The program provides support to address environmental and human health concerns in minority, lowincome, Tribal, and other communities. Environmental Justice will continue to be supported in the work done at the EPA, when applicable. EJ work impacting the entire agency will be incorporated into future policy work within the Integrated Environmental Strategy program, which is a part of the EPA’s Office of the Administrator Geographic Program:
Chesapeake Bay (FY 2016 Enacted: $73.000 M, 39.9 FTE)
The program includes the States of Delaware, Maryland, New York, Virginia, Pennsylvania, West Virginia, the District of Columbia, the Chesapeake Bay Commission, the EPA, and other federal partners working together to protect and restore the Chesapeake Bay’s ecosystem. The EPA will encourage the six Chesapeake Bay states and Washington D.C. to continue to make progress in restoring the Bay from within core water programs.
Geographic Program: Gulf of Mexico (FY 2016 Enacted: $4.482 M, 14.3 FTE)
The program is a partnership of the five Gulf states, Gulf coastal communities, citizens, nongovernmental organizations, and federal agencies working together to initiate cooperative actions by public and private organizations to achieve specific environmental results. The EPA will encourage the five Gulf of Mexico states to continue to make progress in restoring the Gulf of Mexico from within core water programs.
Geographic Program: Lake Champlain (FY 2016 Enacted: $4.399 M, 0.0 FTE)
The program creates a pollution prevention, control, and restoration plan for protecting the Lake Champlain Basin. The EPA will encourage New York and Vermont to continue to make progress in restoring Lake Champlain from within core water programs.
Geographic Program: Long Island Sound (FY 2016 Enacted: $3.940 M, 0.0 FTE)
The program supports the implementation of the Comprehensive Conservation and Management Plan for the Long Island Sound National Estuary Program. The EPA will encourage Long Island Sound states and local entities to continue to make progress in restoring the Sound from within core water programs.
Geographic Program: Other (FY 2016 Enacted: $7.393 M, 4.9 FTE)
The program provides funding to develop and implement community-based approaches to mitigate diffuse sources of pollution and cumulative risk for geographic areas including: Lake Pontchartrain, Southeastern New England Estuary (SNEE), and the Columbia River Basin. The EPA will encourage states and local entities to continue to make progress in restoring these major aquatic ecosystems from within core water programs.
Geographic Program: Puget Sound (FY 2016 Enacted: $28.000 M,
The program works to protect and restore the Puget Sound, focusing on environmental activities consistent with the State of Washington’s 2020 Puget Sound Action Agenda. The EPA will encourage state, tribal, and local entities to continue to make progress in restoring the Puget Sound from within core water programs.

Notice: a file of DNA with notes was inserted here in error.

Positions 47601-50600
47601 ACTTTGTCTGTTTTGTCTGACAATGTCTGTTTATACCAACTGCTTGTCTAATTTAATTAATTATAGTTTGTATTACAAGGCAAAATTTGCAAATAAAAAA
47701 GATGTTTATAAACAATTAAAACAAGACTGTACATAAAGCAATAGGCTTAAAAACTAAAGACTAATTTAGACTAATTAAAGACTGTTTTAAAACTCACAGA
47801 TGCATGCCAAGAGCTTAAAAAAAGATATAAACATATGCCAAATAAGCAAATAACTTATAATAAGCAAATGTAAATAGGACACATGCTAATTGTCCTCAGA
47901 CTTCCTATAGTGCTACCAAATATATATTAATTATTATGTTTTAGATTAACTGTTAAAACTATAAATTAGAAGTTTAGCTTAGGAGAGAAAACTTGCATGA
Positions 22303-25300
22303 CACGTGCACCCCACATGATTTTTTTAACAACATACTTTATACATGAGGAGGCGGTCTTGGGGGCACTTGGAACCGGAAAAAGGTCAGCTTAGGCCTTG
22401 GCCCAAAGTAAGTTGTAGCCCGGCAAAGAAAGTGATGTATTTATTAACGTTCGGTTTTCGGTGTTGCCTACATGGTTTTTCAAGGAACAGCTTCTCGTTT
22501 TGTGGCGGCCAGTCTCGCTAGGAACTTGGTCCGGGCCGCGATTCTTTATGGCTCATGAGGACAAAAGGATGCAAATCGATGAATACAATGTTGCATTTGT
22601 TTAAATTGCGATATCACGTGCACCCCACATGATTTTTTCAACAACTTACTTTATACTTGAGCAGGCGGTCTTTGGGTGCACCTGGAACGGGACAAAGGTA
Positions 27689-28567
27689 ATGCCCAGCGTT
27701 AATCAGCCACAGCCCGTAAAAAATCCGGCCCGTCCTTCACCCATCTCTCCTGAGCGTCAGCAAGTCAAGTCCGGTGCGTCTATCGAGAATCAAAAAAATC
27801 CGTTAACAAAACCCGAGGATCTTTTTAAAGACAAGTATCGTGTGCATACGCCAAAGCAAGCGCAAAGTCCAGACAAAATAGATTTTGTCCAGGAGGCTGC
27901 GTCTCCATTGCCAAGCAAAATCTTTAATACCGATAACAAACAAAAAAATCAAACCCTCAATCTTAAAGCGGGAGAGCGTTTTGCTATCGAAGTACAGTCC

Geographic Program: San Francisco Bay (FY 2016 Enacted: $4.819 M, 1.9 FTE)
The program is aimed at protecting and restoring water quality and ecological health of the San Francisco Bay estuary through partnerships, interagency coordination, and project grants. The EPA will encourage the state of California and local entities to continue to make progress in restoring the San Francisco Bay from within core water programs.
Geographic Program: South Florida (FY 2016 Enacted: $1.704 M, 1.4 FTE)
The program leads special initiatives and planning activities in the South Florida region, which includes the Everglades and Florida Keys coral reef ecosystem. The EPA will encourage state, tribal, and local entities to continue to make progress in protecting and restoring sensitive aquatic ecosystems in South Florida from within core water programs.
Great Lakes Restoration (FY 2016 Enacted: $300.000 M, 71.7 FTE)
The EPA and 16 federal agencies develop and implement a Great Lake Restoration Initiative to restore and maintain the Great Lakes Basin Ecosystem. The EPA will encourage the eight Great Lakes states and tribal and local entities to continue to make progress in restoring the Great Lakes from within core water programs.
Homeland Security: Critical Infrastructure Protection (FY 2016 Enacted: $11.489 M, 23.1 FTE)
This program involves the EPA activities that help protect the nation’s public infrastructure from threats and intentional acts. Scientific exposure, hazard and risk data on hazardous chemicals is also provided to local communities to directly support chemical emergency planning, response, and prevention programs. The most critical program work will be performed in the S&T Preparedness, Response, and Recovery program.